Working on your family tree gets more exciting each time you discover something new. Maybe you discovered your great grandfather's brother and followed his paper trail. Maybe you went off on interesting tangents and built out several branches. Once your new discoveries run their course, you may find your family tree is a lot bigger.
How do you get back on track? How can you make sure you collect every available document for everyone in your family tree?
For me, the answer is simple. My document tracker is a 4,870-line spreadsheet that shows each document I've added to my family tree. It lists people from my tree in alphabetical order—but only people for whom I have documents. (Download a document tracker file you can use for yourself.)
|This inventory of which genealogy documents you have and which you need will help you make your family tree more complete. (Never finished, but more complete.)|
Most of my documents are very old Italian vital records. I do something special for those lines in the document tracker.
- If I've added all available documents for a person to my tree (birth, marriage(s), and death), I color their line green. That tells me that person is complete.
- In a completed person's "Need to find" column, I enter n/a for not applicable.
- If I can't get one or more of a person's vital records because they aren't online, I color their line blue.
- In an incomplete person's "Need to find" column, I enter what is missing, like this:
- out of range: birth
- out of range: marriage
- out of range: death
Here's a 40-second video (no sound) showing the process above.
Lately I've been working to make my collection of Italian vital records searchable. Since they are searchable, I should be able to complete all my Italians' "Need to find" columns.
This is such a fulfilling task! The documents are waiting for me to get them and add them to my family tree. So why wouldn't I chase them down?
I started at the top of my document tracker, but for now, I'm focusing only on those Italian documents. I'll skip over all the people with U.S. or other documents.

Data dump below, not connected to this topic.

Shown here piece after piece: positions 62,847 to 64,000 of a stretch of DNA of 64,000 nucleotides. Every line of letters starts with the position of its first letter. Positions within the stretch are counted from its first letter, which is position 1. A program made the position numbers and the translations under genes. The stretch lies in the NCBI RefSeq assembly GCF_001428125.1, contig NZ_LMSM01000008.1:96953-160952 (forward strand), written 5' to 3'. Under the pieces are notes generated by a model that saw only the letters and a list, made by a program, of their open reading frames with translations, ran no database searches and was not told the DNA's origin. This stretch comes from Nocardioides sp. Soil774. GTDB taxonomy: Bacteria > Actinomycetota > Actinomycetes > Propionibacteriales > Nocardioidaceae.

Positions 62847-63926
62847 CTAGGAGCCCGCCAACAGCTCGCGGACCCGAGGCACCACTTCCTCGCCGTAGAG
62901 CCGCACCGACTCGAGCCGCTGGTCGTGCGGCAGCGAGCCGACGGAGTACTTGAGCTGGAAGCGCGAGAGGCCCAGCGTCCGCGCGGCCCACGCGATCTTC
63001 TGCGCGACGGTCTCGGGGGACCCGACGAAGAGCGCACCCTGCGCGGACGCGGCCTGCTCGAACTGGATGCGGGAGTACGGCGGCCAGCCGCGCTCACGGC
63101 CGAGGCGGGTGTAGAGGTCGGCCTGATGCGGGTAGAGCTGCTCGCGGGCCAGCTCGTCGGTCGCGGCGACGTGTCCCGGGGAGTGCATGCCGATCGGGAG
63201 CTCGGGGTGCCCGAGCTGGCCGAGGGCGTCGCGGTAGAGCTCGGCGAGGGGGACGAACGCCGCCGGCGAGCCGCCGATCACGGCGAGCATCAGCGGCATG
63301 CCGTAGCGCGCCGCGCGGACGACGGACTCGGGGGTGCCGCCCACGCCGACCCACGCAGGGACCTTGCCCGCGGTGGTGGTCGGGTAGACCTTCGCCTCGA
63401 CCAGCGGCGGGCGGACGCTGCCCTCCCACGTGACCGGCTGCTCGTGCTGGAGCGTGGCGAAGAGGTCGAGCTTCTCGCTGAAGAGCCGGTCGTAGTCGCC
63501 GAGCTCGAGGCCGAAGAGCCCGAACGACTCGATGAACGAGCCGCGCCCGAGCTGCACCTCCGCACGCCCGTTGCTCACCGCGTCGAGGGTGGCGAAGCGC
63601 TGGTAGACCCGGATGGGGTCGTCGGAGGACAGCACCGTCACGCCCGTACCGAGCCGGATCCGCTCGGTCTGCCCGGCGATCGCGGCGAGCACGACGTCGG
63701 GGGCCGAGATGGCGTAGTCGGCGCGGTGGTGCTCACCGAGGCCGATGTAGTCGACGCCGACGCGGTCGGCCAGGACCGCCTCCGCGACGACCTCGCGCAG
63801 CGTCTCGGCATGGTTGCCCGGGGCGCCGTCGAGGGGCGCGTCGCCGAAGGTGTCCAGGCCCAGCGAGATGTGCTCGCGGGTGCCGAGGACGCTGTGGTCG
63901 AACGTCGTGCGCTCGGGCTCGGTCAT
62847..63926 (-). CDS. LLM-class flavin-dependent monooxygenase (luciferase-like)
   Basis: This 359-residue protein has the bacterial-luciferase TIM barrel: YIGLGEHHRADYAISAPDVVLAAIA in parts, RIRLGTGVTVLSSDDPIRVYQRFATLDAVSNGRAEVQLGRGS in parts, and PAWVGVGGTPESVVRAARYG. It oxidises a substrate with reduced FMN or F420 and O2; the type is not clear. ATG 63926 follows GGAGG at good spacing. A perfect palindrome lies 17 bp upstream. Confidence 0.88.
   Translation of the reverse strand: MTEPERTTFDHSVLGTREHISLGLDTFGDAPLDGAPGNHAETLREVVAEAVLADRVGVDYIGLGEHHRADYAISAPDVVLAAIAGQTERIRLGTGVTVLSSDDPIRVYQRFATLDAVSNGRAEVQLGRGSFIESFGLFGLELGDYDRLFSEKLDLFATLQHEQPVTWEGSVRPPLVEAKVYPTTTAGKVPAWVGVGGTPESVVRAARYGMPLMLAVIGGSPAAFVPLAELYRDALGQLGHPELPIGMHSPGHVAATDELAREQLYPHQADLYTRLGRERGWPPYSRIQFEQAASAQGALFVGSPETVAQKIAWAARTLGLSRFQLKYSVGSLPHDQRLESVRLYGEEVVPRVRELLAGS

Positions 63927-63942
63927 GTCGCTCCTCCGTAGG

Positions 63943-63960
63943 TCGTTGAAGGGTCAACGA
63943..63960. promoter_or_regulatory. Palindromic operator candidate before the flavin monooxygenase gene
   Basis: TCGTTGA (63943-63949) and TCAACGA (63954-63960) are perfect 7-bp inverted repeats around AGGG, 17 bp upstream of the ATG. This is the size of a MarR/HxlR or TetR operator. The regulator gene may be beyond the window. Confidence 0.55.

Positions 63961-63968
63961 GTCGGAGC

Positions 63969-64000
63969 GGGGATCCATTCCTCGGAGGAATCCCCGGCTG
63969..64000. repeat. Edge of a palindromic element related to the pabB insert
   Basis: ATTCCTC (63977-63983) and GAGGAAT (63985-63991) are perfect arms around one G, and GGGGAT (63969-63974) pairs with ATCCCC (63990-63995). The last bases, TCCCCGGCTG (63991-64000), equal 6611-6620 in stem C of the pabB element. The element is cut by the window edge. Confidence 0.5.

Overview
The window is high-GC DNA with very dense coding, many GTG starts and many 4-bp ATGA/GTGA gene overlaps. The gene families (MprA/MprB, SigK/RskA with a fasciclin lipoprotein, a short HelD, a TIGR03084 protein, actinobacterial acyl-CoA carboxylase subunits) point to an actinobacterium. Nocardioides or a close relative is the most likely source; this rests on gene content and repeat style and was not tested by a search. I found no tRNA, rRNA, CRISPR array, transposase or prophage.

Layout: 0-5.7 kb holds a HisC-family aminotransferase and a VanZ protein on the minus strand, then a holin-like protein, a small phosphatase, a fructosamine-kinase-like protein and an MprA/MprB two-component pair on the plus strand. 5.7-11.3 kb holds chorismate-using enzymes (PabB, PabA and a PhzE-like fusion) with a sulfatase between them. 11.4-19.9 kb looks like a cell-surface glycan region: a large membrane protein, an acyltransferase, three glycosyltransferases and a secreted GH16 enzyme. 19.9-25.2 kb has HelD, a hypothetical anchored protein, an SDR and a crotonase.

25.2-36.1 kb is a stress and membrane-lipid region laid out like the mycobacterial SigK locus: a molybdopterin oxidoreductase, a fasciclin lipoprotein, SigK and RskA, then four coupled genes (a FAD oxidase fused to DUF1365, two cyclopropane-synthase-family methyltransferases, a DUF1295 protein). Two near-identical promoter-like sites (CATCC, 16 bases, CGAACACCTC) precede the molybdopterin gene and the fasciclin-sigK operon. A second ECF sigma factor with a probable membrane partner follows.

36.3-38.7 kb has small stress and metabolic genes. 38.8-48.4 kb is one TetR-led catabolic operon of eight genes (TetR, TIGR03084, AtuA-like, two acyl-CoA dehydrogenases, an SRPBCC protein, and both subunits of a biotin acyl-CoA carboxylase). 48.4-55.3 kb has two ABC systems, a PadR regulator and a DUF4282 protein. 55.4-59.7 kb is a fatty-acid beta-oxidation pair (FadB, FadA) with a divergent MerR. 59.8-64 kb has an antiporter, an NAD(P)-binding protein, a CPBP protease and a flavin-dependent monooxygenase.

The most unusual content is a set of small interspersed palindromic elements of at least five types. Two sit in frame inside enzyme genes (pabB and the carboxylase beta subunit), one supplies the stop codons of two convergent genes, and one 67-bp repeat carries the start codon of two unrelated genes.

One at a time, I search my computer (using a free PC program called Everything) for a person. The document tracker tells me which documents I'm missing. Now I can definitively say if a person was born, married, or died "out of range" of the online documents. And if I find a missing document, I crop it in Photoshop and add it to both my family tree and my document tracker. I also create a source citation for each fact I learn from each document.
So many lines are now colored either green for complete or blue for out of range. Some day, if I gain access to church records, I may find many of the out of range documents. My document tracker will make it easy to see which church records I want.
This level of completeness makes me really happy. I always have a bunch of genealogy projects going on at the same time. One involves identifying all my relatives from one town, Santa Paolina, Avellino, Italy. For that fast-paced project, I'm adding facts only, not documents or citations. Not yet.
|Diego was born out of range of available genealogy documents, but I know I found all that's available.|
Right now I want to work through my document tracker, filling in the blanks. Then I'll start adding documents and sources for my Santa Paolina people.
In my first two days of finding missing documents, I added 75 document images to my family tree. Unfortunately, there is a problem with Ancestry.com right now. No one can synchronize their Family Tree Maker file with Ancestry. I don't want to add tons of facts and documents until I get synchronized again. But I can collect and crop the images I need, and save them to add to my tree later.
If your family tree isn't too big, you can go person-by-person and see what you're missing. You may even want to create and fill in your document tracker at the same time.
My family tree has more than 30,500 people right now. I'm so glad I created my document tracker when I had less than 1,000 people. If your tree is too big to consider doing a person-by-person check, keep things close to you. Examine only your direct ancestors to see what's missing. Then branch out to the siblings of your direct ancestors.
Also, each time you view a person in your tree, for whatever reason, take note of what they're missing. As long as you're working on them, you may as well go all the way and search for everything you need.
Yes, those genealogy tangents are fun! But don't forget to double back and fill in the blanks for a more complete family tree.